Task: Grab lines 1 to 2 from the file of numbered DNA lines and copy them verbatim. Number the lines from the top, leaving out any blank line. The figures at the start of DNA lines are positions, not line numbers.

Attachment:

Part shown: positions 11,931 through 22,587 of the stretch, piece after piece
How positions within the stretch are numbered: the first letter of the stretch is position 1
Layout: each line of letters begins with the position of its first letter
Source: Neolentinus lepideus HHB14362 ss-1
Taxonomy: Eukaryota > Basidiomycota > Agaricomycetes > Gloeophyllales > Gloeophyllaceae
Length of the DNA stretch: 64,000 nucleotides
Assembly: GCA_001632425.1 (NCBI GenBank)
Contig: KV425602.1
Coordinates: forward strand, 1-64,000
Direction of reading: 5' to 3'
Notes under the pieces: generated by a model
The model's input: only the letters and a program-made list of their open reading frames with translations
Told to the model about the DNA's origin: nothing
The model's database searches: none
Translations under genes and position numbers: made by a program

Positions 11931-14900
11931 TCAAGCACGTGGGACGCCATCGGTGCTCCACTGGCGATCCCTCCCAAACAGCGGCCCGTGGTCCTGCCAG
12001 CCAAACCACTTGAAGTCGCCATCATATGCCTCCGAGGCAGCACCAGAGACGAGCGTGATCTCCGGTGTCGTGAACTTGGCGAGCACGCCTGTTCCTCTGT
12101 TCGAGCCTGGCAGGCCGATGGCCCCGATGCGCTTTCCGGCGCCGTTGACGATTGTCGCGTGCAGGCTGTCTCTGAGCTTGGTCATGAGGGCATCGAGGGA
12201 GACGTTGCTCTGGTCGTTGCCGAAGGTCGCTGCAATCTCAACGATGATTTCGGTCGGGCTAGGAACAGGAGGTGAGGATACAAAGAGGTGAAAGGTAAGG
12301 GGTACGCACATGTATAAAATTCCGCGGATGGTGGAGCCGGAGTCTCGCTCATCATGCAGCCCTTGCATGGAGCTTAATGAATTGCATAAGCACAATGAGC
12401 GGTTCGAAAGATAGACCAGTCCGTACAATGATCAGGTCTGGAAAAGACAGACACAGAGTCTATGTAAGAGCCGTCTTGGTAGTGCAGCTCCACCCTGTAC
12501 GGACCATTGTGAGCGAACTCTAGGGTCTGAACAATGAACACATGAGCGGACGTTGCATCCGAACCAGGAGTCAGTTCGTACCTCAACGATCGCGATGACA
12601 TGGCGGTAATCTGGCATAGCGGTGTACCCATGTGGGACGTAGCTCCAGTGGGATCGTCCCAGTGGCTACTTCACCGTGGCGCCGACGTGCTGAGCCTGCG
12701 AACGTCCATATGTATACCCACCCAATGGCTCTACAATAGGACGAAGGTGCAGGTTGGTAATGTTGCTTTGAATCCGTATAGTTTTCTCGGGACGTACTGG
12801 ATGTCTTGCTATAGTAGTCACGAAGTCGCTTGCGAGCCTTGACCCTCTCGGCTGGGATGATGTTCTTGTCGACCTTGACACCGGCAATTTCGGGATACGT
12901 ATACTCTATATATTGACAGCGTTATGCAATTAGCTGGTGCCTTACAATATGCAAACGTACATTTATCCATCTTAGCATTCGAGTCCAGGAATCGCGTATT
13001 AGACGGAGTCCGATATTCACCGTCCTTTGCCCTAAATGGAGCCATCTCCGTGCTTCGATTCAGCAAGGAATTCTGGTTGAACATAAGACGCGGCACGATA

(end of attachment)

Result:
Part shown: positions 11,931 through 22,587 of the stretch, piece after piece
How positions within the stretch are numbered: the first letter of the stretch is position 1